Annual Report 2011

The HR industry
Key growth drivers for our industry

Penetration rates, the number of full-time equivalent associates (temporary workers) divided by the total active working population, differ significantly across the markets globally. The key growth drivers for the penetration rates and, hence, our industry are appropriate regulation, the business environment, the need for flexibility, the move of production to the East and socio-demographic changes. In 2011, the UK enjoyed one of the highest penetration rates in temporary staffing, around 3.1% [1], but significantly below the prior peak penetration rate of 4.7% [2] in 2008. In Germany a new peak penetration rate of 2.2% [1] was reached in 2011. In the USA, the world’s largest staffing market, the penetration rate stood at 1.7% [1], in Japan at 1.4% [1] and in France at 2.2% [1], all still below historical peaks. In the BRIC and other developing countries, penetration rates continued to increase but remained below 1% [1].

Business environment  Growth in our industry, in particular for temporary staffing services, correlates with GDP development. Compared with temporary staffing, which usually picks up shortly after GDP trends start to improve, unemployment rates are typically a late-cyclical indicator. Uneven business trends in 2011 highlighted the importance of a flexible workforce in adapting to fluctuations in demand and workforce needs. Many industries and regions still offer immense untapped potential for HR services, and the structural growth drivers for the industry remain fully intact.

Need for flexibility  Greater flexibility in dealing with peaks and troughs in demand is achieved by companies employing temporary workers as a part of their workforce. In almost all developed countries, 2011 again augmented the need for flexible labour due to the uncertain economic development. More made-to-order production also resulted in an increased need of companies for flexible staffing levels. The inventory-to-sales ratio continued to decrease as witnessed in all businesses in the USA, where the ratio declined by 16% between 1992 and 2011. This trend is expected to continue and should further drive demand for our services.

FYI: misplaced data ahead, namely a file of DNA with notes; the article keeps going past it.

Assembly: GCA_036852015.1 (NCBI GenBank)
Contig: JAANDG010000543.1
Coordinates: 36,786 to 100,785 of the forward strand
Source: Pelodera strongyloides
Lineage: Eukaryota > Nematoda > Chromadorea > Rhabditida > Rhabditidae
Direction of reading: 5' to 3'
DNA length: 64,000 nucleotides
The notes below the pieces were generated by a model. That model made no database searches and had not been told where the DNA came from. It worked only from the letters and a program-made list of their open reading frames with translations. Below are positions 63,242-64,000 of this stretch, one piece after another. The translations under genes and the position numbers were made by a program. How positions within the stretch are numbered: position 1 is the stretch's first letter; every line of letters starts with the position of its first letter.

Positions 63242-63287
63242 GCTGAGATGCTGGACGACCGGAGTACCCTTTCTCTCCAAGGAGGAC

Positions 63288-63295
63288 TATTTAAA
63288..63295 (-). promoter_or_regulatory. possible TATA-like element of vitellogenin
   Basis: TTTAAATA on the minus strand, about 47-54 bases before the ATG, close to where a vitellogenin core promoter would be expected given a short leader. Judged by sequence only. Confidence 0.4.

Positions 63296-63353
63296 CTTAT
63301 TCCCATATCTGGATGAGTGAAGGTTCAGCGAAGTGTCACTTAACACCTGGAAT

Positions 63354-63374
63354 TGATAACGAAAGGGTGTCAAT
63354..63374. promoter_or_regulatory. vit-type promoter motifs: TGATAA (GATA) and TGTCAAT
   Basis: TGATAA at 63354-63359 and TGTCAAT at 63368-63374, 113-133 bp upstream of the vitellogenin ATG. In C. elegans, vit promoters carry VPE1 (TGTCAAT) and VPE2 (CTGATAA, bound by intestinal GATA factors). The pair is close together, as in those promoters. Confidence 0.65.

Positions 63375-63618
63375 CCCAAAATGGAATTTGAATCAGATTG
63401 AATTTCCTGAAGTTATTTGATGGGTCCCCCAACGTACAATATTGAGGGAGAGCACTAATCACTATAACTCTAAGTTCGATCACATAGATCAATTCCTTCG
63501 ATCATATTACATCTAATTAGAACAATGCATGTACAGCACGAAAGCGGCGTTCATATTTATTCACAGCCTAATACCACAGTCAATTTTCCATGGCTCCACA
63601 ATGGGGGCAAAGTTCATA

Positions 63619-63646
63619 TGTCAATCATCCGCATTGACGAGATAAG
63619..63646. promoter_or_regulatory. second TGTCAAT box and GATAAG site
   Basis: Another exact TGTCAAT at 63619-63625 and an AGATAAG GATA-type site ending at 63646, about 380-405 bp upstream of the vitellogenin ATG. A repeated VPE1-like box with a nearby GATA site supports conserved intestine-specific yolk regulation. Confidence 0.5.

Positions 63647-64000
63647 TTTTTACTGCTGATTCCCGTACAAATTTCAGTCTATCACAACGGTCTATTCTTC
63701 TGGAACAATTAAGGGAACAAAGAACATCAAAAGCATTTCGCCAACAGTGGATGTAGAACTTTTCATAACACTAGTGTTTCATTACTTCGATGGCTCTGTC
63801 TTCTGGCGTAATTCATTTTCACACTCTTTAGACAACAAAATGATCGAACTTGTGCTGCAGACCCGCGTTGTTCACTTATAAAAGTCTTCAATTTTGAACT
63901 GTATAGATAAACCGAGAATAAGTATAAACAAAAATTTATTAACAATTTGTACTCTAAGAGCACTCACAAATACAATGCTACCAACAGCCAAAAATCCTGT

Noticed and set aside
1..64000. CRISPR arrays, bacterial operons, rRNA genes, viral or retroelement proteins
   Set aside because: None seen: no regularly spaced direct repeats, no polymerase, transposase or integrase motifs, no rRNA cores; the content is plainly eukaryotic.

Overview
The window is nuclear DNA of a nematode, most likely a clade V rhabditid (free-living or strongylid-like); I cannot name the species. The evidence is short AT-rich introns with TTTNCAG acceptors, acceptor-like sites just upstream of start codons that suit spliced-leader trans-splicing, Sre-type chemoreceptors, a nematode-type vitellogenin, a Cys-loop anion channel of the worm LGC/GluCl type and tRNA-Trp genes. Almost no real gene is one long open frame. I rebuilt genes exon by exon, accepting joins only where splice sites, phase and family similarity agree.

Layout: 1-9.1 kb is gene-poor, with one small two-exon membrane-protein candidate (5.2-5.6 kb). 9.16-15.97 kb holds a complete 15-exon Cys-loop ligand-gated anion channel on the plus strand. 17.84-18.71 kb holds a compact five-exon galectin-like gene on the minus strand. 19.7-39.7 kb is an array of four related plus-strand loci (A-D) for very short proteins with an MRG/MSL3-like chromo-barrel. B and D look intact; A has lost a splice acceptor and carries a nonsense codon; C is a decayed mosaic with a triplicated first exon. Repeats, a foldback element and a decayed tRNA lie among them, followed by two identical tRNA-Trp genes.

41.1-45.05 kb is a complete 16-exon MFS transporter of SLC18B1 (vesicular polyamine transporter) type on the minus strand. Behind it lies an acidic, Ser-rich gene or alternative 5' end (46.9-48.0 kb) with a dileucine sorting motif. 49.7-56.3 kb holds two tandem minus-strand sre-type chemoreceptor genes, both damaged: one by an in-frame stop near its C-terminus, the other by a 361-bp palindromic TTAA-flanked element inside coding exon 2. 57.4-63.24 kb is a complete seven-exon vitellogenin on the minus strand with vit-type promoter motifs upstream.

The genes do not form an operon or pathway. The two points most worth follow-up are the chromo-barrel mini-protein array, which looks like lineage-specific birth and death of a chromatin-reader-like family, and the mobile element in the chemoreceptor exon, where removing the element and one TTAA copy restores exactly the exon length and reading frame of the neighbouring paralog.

Move of production to the East  Moving production to low-cost countries will continue to impact the geographical mix of our industry. As companies move East, the need for HR services and local staffing know-how in the Emerging Markets is increasing. Given the low salary levels, the Emerging Markets today still represent a minor portion of the total revenue potential for the staffing industry. However, in terms of volumes, this region already represents a substantial share.

Socio-demographic changes  The impact of socio-demographic changes on the labour market is becoming increasingly apparent. With declining birth rates in developed countries and people living longer, the scarcity of talent will hinder economic growth. In the USA an extra 25 million workers will be needed by 2030 while Europe will seek 35 million additional workers by 2050, according to ‘Adapting to Change’. The staffing industry can help to narrow this gap by accessing additional demographic groups (e.g. students, families, retirees), by taking full advantage of its global presence and pool of candidates and by facilitating mobility. Meanwhile, lifestyle changes are having a positive impact on our industry. Today, people increasingly want to explore new assignments on a more frequent basis and are ready to move where the opportunities are. This fits well with the trend in many companies to look for greater flexibility, better job-profile matches and higher acceptance of temporary employees in the skilled workforce, in order to overcome the growing talent shortages in many industries. It exemplifies that our business is not just about recruitment, but also about training and providing life-long learning to increase employability.

Appropriate regulation  The regulatory framework of labour markets in individual countries has a significant influence on the size of HR services markets and growth rates. The appropriate regulation of the HR industry, and in particular the temporary labour market, balances flexibility with security for companies and workers alike, and drives the efficiency of labour markets. Each market requires appropriate regulation to increase transparency and allow HR services companies to play their role in creating jobs and increasing labour market participation.


[1]Adecco estimate. 2010 estimates revised.

[2]Ciett = International Confederation of Private Employment Agencies